Sun Nov 25, 2012, 04:44 PM
bvar22 (39,909 posts)
Low Cost DIY "Honey Extractor" for small scale Bee Keepers
re-posting this here because Bees are so popular with Gardeners,
and I know several small scale BeeKeepers who used to hang here)
I can't take credit for the concept,
there are several DIYs using these Food Storage buckets at:
....but I made several improvements.
The core is 3 Food Grade Storage Buckets with Tops,
and a 3 foot threaded 3/8" steel rod available from most Hardware Stores,
6- nuts & washers to fit the rod,
and a couple of small nuts and bolts to attach the end pieces to the aluminum spreader bars.
The basket is 2" X 4" welded fence wire bent into a cylinder.
Aluminum Bar Stock (available at most Hardware Stores) was used as spreaders & centralizers in the basket,
and as bottom support for the honey frames.
2- 3/8" brass grommets were used as bearings to support and centralize the rod.
It will comfortably spin out 2 super frames at a time.
The bucket on the left has the optional Screw On top, and is used as is to catch the honey.
The Optional Screw on Top has a support ring that snaps tightly on the top of this bucket that also happens to prevent the next bucket from sliding down inside more than 2 inches when stacked.
Perfect for supporting the next bucket in the stack. You may choose to simply screw on the lid after you spin out your honey for storage.
A spigot could be added to the bottom of this bucket, but we simply poured out the honey through a screen into jars.
The only modifications to the middle bucket was 4- 2-1/2" holes drilled (Hole Saw attachment for a hand drill) in the bottom to let the honey run into the bottom bucket,
and a 3/8" hole drilled in the center of the bottom with a 3/8" Brass Grommet inserted through this hole.This brass grommet will support the basket assembly, and help center the rod & basket while spinning.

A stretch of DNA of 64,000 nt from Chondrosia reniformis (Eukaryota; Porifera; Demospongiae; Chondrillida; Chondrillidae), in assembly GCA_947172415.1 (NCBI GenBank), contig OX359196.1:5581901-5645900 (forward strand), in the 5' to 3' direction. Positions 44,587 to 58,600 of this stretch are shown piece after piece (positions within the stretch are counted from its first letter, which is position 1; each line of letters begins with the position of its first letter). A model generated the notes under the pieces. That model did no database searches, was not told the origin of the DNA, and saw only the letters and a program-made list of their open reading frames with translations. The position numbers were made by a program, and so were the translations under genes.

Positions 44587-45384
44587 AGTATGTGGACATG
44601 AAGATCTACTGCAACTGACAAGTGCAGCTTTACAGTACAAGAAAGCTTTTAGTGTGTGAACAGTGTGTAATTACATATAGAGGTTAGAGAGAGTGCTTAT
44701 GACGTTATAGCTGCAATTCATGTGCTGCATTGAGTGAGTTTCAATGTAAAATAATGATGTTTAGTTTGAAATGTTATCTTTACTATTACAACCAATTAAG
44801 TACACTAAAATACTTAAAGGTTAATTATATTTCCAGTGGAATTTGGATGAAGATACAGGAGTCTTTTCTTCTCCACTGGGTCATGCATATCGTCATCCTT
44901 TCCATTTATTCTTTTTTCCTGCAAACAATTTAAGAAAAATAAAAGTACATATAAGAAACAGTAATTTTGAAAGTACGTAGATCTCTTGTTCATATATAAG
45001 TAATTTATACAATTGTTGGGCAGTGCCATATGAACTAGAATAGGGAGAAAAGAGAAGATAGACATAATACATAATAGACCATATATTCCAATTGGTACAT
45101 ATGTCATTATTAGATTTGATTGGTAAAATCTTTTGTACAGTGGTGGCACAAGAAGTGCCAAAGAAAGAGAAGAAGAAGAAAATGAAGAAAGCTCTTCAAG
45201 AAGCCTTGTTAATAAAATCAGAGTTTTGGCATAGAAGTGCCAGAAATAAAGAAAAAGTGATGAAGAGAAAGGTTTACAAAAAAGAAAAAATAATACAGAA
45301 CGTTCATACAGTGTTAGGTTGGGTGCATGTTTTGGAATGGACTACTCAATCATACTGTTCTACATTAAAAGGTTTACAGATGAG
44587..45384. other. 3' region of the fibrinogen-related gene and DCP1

Use the grommet kit with the Steel Dies, and NOT that cheesy pliers thing that comes with some kits. (That thing is worthless.) You will need a long drift to hammer in this grommet as securely as possible. (I used two 3/8" extensions from a socket set).
Even with the 4 holes, the plastic bottom of this Storage Bucket was tough enough to do the job.
The bucket on the right is the top bucket.
I used a table saw with a finishing blade to cut the bottom 4" off,
but any saw will do the job.
The red ring is the top of a regular bucket, and serves only as a spacer. It doesn't need to be Food Grade since the honey never touches it. It is simply a spacer sleeve that keeps the buckets from stacking into each other.
The top of this bucket is a standard Snap On top, not the optional a Screw OnTop.
It also has a 3/8" Brass Grommet hammered in the center,
and two crescent holes cut for inserting and removing the frames without taking the top off.
The basket is fairly simple.
I used 2" X 4" welded wire fencing, since I have plenty of that around,
but I suppose Chicken Wire or Hardware Wire, or just about anything would work.
The spreaders are made from aluminum bar stock which is available at almost any Hardware Store,